Saturday, April 14, 2018



California’s housing crisis has emboldened grandstanding Sacramento politicians who measure their own “success” by the number of bills they can pass with their own names attached.
We now have Scott Wiener’s SB827, a bill which would use “mass transit” (defined as four buses an hour during rush hour) to eliminate local governments’ ability to zone single-family housing and to replace locally crafted General Plans with increased density levels dictated by Sacramento politicians.
SB827 would effectively eliminate any protections for single-family housing in cities and allow developers to build up to ten-story buildings without any input, control or recourse from local communities. It’s the Developer Industrial Complex’s dream come true.
Wiener’s SB827 is the absolute wrong prescription to deal with the housing crisis.
Despite Wiener’s attempts to blunt criticism by making some cosmetic amendments to SB827, the bill continues to be opposed by a wide variety of diverse communities and social justice organizations such as the Crenshaw Subway Coalition. And last week, the LA City Council, hardly a bastion of reaction, rejected it by a 13 to 0 vote.
So who’s backing Wiener’s bill? It’s the oddest combination of special interests and committed densifiers, many of whom have banded together under the moniker of “Yimby,” which wittily and ingeniously changes the pro-density pejorative “Nimby,” “not in my back yard,” to “yes in my back yard”. On the one hand we have hardline Ayn Rand “free market” property rights advocates, who in principle oppose government regulation; on the other hand, we have radical ideologues, who think zoning is inherently “racist” and that opponents are selfish people who want to exclude people from their neighborhoods. Wiener’s bill seems to have created a curious case of “intersectionality,” including Cliven Bundy-style radical libertarians and those partial to Soviet style top-down planning.
The Yimby movement
Although sometimes characterized as a product of the left, the “Yimby” movement is largely funded by Silicon Valley billionaires who seek to cram tech workers into expensive multi-family housing as well as developers who don’t like pesky zoning restrictions or environmental protections. The alliance of developers and tech oligarchs look to Yimbyism as a means to eliminate zoning and environmental restrictions in order to increase profits. Should it surprise anyone that developers and developer interests represented the largest donor base to senator Wiener?
Sonja Trauss, a professional Yimby who runs San Francisco BARF (Bay Area Renters Federation), openly endorses indiscriminate building, fiercely defending the rights of “those who haven’t moved to the Bay Area yet.” Her notion is based on a simplistic supply-side argument which argues that we can somehow build our way out of the housing crisis and into affordability.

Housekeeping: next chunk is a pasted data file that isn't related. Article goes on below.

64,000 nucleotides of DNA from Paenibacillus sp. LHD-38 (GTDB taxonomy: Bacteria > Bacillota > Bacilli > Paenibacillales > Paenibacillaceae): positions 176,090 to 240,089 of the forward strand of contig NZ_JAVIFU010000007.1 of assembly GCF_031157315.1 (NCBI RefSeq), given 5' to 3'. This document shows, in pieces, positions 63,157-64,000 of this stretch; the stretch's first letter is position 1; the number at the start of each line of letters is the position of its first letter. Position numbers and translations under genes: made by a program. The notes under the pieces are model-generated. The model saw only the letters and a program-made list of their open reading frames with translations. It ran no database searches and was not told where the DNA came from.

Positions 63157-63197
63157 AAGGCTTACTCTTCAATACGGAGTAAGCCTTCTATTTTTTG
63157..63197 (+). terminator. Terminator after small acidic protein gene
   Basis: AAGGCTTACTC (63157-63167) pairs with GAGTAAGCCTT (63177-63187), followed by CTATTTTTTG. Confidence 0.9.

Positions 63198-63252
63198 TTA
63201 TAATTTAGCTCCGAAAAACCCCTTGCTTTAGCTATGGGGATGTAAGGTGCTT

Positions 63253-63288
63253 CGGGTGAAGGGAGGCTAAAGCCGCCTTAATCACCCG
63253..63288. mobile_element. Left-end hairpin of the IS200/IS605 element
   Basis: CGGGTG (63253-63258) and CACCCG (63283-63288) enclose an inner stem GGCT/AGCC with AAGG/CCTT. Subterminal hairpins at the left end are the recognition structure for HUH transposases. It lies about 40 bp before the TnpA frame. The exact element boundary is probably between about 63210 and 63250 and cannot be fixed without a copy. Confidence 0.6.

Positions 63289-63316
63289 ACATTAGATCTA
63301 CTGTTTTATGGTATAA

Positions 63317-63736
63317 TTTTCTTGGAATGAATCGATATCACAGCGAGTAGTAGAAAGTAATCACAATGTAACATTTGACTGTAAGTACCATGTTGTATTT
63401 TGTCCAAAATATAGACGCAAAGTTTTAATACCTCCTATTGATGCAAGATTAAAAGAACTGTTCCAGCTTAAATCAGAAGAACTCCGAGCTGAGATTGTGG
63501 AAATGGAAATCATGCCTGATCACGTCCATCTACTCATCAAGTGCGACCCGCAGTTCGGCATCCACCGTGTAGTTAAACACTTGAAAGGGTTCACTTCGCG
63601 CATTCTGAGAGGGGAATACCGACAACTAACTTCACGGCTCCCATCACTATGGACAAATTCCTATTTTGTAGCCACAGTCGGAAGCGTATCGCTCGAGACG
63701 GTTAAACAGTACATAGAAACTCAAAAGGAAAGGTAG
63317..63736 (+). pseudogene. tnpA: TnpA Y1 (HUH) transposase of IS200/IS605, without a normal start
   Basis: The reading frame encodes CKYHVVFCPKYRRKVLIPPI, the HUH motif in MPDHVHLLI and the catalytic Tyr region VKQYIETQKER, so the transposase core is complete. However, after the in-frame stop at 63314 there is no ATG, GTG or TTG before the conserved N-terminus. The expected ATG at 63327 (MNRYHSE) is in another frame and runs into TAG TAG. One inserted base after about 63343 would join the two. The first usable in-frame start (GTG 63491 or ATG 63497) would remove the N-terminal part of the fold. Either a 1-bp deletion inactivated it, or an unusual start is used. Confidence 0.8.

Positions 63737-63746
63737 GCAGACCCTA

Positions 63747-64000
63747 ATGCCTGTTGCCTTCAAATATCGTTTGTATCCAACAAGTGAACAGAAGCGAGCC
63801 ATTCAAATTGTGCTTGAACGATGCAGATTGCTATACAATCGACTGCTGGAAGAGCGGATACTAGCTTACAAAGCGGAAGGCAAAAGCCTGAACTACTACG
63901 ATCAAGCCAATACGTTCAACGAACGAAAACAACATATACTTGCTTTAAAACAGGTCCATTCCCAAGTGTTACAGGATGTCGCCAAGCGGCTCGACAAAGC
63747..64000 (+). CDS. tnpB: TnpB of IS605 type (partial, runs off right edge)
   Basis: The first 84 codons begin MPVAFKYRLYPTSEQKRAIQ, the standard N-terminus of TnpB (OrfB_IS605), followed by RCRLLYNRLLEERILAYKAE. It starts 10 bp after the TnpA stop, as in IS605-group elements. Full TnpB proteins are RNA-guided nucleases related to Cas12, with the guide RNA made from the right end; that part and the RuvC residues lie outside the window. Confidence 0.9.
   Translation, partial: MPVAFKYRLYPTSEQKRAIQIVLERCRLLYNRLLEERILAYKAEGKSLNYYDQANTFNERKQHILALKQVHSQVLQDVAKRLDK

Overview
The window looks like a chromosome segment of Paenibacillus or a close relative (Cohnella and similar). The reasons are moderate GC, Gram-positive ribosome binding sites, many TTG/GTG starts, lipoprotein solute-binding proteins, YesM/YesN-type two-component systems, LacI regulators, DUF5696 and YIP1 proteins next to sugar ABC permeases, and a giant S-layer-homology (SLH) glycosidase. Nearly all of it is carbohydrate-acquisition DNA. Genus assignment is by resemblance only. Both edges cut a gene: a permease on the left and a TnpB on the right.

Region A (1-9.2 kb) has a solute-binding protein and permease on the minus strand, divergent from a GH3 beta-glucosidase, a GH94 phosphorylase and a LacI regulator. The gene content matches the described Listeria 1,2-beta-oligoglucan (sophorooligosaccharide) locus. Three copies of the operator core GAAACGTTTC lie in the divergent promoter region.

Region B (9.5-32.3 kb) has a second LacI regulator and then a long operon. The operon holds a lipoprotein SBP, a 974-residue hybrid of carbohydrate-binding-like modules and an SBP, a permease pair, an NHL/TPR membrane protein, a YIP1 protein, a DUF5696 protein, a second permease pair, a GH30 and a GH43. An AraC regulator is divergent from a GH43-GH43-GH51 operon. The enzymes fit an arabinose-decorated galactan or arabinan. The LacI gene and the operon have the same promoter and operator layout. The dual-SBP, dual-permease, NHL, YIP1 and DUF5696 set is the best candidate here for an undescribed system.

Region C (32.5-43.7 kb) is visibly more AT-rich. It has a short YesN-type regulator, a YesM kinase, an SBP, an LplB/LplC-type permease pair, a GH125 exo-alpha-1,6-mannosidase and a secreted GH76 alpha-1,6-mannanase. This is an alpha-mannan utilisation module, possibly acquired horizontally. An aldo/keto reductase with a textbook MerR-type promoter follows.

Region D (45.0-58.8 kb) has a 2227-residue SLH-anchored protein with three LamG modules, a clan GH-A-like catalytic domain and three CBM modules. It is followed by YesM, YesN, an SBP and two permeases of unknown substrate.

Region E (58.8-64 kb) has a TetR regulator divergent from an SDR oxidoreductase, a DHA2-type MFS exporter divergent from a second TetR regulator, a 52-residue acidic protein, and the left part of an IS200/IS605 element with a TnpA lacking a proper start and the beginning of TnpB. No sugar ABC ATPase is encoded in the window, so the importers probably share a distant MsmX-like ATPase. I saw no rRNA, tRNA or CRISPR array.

Trauss and her supporters seem unconcerned that, given the costs of constructing multifamily housing, particularly in coastal California, this will likely increase new luxury housing. The theory is that the luxury housing would relieve the pressure for this market sector and ultimate filter down to create affordability.
These “trickle down” theories are singularly ill-suited for application to the housing crisis. For one thing, they don’t consider the phenomena of absentee landlordism and speculation. How many foreign investors, for example, might purchase condos for speculative purposes or as second homes which they might occupy for only a few weeks a year?
Trauss’s “build, baby, build” pseudo-solutions fail to take into account the demonstrated results of densification by design. The most unaffordable markets in Australia, Canada, Great Britain as well as the United States are those that are generally densest and, in many cases, prevent construction of housing where it is most affordable --- the periphery.
Yimbys are not as interested in stabilizing the system and solving the crisis for those who already live here but in creating housing for future residents. In fact, Yimby anti-zoning policies lead directly to the displacement of existing residents, including many lower income groups and minorities.
Wiener’s bill, rather than a boon for affordable housing, is a potential bonanza for well-placed developers. Developers hate having to pay for parking for their projects. Check that: SB827 eliminates parking requirements near bus stations, even if public transportation, compared with driving, takes triple the amount of time to get from Point A to Point B. Developers hate design review, as they don’t want to be bothered with such niceties as aesthetics. Check that: SB827 eliminates design review requirements. Developers hate to enter into development agreements with municipalities, which would provide for additional public benefits, including funding necessary to provide services. Check that: SB827 gives them by-right development rights, representing an exponential increase in property values and profits – all without having to negotiate additional public benefits or give municipalities an extra nickel.